“At the moment, we cannot say that the dialogue has failed. Just a contact meeting and we hope that the regional institution will be able to find a favorable outcome,” he said.
The journalist expressed the fear that in the crossfire, many Nigeriens would die, businesses would be paralysed, and humanitarian concerns might increase in the country regarded as one of the poorest in the world.
Reacting, the Executive Director of Civil Society Legislative Advocacy Centre (CISLAC) and Transparency International (TI) Nigeria, Auwal Ibrahim Musa (Rafsanjani), insisted that African Union (AU) and ECOWAS must take drastic action against election riggers and tenure elongators as well as move away from being a regime protector to citizens’ defender.
He observed that the interventions by ECOWAS at present makes it look at if it is more interested in protecting regimes rather than the people, especially as it does not call heads of member states to order when undemocratic tendencies are playing out in their countries.
He insisted that as an advocate of freedom, justice, human rights and democracy, democratic governance is the best system of governance that can deliver good services to the people, adding that despite the continued injustices, lack of transparency and accountability in governance being experienced in most West African countries, constitutional democracy is the most viable option for getting the people out of the situation they have found themselves in today.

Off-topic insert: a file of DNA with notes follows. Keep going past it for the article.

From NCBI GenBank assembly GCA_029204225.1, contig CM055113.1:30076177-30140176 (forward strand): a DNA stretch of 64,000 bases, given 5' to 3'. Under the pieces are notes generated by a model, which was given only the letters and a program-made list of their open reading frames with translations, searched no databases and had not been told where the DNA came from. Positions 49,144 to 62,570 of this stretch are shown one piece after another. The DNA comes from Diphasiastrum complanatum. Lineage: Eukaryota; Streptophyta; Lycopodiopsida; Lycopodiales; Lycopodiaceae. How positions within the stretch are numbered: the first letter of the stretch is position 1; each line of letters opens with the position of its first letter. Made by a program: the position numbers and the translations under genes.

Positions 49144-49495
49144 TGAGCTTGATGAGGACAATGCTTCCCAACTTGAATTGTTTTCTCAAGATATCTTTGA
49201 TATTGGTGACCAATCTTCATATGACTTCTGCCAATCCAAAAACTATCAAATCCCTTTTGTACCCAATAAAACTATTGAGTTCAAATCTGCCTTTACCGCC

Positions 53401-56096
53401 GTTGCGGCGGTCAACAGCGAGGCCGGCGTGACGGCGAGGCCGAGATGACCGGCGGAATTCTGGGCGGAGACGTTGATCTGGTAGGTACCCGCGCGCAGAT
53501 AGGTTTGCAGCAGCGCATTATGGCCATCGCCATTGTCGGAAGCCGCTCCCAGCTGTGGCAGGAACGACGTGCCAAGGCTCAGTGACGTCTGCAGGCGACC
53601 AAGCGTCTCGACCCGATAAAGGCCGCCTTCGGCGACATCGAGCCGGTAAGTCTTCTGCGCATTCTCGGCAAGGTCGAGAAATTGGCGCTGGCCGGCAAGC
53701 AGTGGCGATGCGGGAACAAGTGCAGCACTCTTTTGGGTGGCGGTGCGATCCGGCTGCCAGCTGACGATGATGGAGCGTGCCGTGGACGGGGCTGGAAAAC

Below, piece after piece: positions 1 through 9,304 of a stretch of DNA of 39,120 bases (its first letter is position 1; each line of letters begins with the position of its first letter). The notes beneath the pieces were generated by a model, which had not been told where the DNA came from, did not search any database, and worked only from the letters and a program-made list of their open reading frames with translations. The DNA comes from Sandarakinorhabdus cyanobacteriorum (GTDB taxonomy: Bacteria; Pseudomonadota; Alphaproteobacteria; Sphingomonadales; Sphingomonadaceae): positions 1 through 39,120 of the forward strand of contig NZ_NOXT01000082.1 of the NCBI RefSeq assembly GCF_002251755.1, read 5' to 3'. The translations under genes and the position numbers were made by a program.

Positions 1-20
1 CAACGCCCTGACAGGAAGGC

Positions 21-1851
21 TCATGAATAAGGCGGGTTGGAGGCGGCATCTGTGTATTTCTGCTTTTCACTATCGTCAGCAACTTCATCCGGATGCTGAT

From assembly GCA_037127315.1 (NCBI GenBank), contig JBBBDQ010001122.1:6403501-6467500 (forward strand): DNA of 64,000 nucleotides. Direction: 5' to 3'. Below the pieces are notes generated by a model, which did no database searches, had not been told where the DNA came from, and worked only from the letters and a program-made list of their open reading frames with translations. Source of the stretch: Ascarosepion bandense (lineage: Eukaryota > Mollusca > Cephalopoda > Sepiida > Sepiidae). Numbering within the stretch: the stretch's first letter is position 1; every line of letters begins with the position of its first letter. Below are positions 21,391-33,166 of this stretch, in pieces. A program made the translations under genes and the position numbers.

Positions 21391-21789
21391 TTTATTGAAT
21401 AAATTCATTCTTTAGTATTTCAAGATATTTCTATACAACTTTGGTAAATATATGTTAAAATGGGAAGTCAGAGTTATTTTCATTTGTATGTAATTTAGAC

Musa observed that when there is coup in member states, ECOWAS leaders are quick to denounce it, but when things are going south in those countries, and heads of state are taking undemocratic steps, including tampering with the constitution to remain in power, ECOWAS leaders usually keep mum.
As such, he stressed the need for peer review for ECOWAS because of the incessant recurring coups, adding that part of the measures to curb the excesses of the recurring coups in West Africa is for member states to make a firm resolution to stop tenure elongations, giving legitimacy to electoral fraud and imposition against the will of the people.
“Second, which is very important, leaders in West Africa must ensure good governance in their countries because at the heart of every coup is a yearning for better governance and improved welfare of citizens in terms of economic progress and development and security of lives and properties.
“Corruption is prevalent in West Africa and lack of transparency and accountability in governance and leadership, mismanagement of nations resources, embezzlement, fraud by government officials. All these must be effectively addressed by ECOWAS for African countries to be free of this recurring pattern of coup. Moreover, the welfare of the security agencies must be improved.”
The CISLAC boss maintained that good governance is indeed an important pillar of strength, hope and confidence for citizens and all stakeholders about the government.